As 2010 draws to a close, I’ve been thinking a lot about such endings. I just finished a marathon session of revisions on one of my novels, and one of the things it needed was a stronger ending, a sense of closure. Because it’s the first book in a series, it is also a beginning, so I had to carefully straddle tying up everything that came before with the promise of things to come.
Now that’s it’s done, I’m dealing with that special brand of postpartum blues only other writers understand.
For me, at least, there’s only an infinitesimal moment between basking in the incredible sense of completion and joy of that last line being written, and the onset of an oppressive and overwhelming sense of loss. I suspect that’s why a lot of us write series, to keep our imaginary friends alive. We come to know them so intimately—they have to really live for us for the magic of fiction to work—and then, poof, they’re gone: straight from the breast to leaving the nest.
I have a similar experience when I finish reading a wonderful book. If the author is good at what she does, she has made those characters real for me, that world a place where I’ve felt for a few hours I was actually within it. It’s why I also love reading a series, to keep the magic alive.
Eventually, though, everything has to end—but even in “real” life, every ending also marks the beginning of something else. It’s one of the reasons I love this time of year and the wintry celebrations, regardless of religious context, that mark the mystery of the cycle of life, death, and rebirth. (In the northern hemisphere, anyway; I imagine those of you from Down Under and other places south of the equator may take a somewhat different meaning from it!) Most of these holidays have a common theme: light in the darkness. We trust in the magic: the wheel of the year will turn, and the day will be reborn to swallow up the night. And those little lights in the darkness remind us that no matter how dark it gets, this, too, shall pass. Spring will come again, and there will be new stories to tell.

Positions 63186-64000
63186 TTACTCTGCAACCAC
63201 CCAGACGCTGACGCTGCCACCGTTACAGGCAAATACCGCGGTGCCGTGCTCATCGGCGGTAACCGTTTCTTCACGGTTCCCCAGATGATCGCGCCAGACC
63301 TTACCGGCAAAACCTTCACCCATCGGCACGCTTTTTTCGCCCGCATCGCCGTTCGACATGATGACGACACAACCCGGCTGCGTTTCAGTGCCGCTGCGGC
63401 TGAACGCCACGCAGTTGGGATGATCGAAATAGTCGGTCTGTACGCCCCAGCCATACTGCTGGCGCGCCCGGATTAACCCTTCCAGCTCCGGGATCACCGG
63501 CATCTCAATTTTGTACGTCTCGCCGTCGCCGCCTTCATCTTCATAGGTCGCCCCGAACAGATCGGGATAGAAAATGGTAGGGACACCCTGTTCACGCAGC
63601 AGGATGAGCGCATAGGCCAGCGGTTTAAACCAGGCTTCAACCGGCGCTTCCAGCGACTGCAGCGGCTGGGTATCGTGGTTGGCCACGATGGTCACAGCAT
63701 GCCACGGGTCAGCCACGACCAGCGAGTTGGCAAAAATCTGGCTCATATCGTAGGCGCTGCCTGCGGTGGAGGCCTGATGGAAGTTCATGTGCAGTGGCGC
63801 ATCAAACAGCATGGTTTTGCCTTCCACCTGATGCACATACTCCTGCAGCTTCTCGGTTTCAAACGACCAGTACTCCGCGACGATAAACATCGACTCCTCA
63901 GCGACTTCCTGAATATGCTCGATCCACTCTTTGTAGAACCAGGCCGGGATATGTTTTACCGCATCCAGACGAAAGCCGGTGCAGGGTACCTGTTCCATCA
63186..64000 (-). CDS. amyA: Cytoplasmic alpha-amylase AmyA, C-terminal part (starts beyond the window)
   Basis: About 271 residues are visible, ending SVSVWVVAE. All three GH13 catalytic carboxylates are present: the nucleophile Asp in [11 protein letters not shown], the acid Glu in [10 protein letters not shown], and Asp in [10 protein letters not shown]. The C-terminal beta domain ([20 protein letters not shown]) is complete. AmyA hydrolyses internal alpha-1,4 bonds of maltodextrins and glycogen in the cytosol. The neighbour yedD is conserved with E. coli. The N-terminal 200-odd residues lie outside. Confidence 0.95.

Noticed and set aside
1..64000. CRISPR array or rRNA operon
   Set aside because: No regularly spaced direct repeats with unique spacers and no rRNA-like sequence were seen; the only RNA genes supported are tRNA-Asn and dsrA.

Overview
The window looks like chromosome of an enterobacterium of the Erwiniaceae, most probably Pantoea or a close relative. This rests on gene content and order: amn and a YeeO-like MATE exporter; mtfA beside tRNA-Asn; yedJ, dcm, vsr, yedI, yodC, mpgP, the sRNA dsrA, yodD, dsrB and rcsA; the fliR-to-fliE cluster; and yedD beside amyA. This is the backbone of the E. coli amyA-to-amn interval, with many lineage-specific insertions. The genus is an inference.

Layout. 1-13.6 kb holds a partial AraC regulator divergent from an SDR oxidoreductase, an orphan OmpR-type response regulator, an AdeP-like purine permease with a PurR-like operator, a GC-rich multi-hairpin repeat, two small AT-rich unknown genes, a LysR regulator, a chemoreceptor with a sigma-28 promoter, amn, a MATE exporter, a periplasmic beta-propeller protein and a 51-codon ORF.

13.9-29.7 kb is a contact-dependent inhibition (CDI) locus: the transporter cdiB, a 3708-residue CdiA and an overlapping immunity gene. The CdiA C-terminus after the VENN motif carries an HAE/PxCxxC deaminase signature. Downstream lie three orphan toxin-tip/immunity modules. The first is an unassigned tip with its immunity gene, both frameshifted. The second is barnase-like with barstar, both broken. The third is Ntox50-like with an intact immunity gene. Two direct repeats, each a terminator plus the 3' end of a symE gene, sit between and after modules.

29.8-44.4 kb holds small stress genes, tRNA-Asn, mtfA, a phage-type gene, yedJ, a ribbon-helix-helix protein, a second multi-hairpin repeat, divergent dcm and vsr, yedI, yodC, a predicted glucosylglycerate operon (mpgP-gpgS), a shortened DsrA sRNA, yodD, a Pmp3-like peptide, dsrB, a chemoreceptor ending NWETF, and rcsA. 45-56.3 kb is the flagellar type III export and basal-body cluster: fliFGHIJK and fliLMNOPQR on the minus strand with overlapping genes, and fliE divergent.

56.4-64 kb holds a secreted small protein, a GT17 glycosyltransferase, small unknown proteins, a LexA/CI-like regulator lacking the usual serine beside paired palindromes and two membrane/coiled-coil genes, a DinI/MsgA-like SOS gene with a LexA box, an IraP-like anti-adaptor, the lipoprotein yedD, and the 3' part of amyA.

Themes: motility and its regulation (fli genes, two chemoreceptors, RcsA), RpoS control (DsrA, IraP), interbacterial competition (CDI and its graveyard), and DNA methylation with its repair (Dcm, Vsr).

I'm trying to remind myself of this now. I do have new stories to tell, and many of the old familiar characters will live again. Even the revisions I’ve finished will ultimately lead to more beginnings: submissions, rejections, and eventually (one hopes!) acceptance for publication…and then the cycle of revisions will begin again. No story is ever really finished. What I need to learn to do is celebrate the literary endings the way I do the Winter Solstice, because without endings, the new beginnings cannot come.
When a new idea begins to germinate, and you write those first words, there’s nothing like it. It can be like opening a Christmas present…or Pandora’s Box. You never know exactly what you’re going to get, but the joy is in finding out, and diving into that “new relationship energy”—a blank page full of possibilities. There are usually only two things I know when I start a new story: how it begins, and how it will end. The rest is a magical journey.
So when I quench the candle, maybe I should light another, just a little light in the darkness as a reminder that the wheel keeps turning. (And maybe I should celebrate at The Zodiac in Kim Novak-black leggings and bare feet, and listen to a little Stormy Weather on the bongos. ;) )
I suspect I'm not the only one winding things up as the year comes to a close. Today is the last chance to mark "done" on last January's New Year's Resolutions. Every year, I tell myself I’m not going to make any, but every year I have a little list in my head anyway, and this year, I managed to achieve a few significant ones, including selling my first novella. What about you? Do you make resolutions? Do you keep them? What are you resolving to do when the bell tolls to ring in 2011?